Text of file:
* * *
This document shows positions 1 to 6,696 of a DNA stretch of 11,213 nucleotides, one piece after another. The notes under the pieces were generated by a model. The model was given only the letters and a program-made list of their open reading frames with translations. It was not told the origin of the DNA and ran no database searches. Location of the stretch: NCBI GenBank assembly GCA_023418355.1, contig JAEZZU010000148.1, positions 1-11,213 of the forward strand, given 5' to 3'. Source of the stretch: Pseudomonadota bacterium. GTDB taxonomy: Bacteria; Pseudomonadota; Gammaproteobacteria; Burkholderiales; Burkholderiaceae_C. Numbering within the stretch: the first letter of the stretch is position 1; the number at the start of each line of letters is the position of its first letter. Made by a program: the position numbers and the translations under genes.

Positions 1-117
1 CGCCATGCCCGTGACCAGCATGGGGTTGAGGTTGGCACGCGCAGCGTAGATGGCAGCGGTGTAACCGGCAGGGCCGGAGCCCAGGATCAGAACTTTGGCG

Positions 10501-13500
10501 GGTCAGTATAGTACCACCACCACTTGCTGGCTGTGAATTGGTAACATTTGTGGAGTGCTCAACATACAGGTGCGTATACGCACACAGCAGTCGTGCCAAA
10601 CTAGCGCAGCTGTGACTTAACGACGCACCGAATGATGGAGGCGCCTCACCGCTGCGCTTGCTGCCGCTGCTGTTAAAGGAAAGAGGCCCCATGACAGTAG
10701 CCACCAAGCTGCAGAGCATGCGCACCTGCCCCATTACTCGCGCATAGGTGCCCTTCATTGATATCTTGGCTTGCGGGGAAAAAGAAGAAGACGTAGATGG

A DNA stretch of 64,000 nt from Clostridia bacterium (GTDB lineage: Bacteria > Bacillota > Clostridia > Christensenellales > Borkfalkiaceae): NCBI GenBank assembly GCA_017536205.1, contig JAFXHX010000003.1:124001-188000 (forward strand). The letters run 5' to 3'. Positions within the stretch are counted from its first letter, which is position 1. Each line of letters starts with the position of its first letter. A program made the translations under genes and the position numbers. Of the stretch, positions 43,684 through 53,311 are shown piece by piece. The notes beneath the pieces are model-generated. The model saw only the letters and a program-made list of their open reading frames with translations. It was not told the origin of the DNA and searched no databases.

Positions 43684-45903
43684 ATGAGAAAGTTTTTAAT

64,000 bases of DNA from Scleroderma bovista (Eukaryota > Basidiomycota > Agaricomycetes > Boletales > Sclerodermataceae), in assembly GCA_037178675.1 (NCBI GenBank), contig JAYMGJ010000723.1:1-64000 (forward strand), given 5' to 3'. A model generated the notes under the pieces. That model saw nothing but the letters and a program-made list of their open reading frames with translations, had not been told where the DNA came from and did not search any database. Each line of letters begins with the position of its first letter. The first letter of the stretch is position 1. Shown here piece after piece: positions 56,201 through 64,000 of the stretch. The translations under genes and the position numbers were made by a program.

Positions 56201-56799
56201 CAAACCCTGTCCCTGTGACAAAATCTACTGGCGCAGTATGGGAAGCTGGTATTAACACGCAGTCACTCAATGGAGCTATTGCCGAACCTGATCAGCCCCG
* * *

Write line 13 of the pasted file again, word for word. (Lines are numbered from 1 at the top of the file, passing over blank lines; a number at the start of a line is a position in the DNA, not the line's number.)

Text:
56201 CAAACCCTGTCCCTGTGACAAAATCTACTGGCGCAGTATGGGAAGCTGGTATTAACACGCAGTCACTCAATGGAGCTATTGCCGAACCTGATCAGCCCCG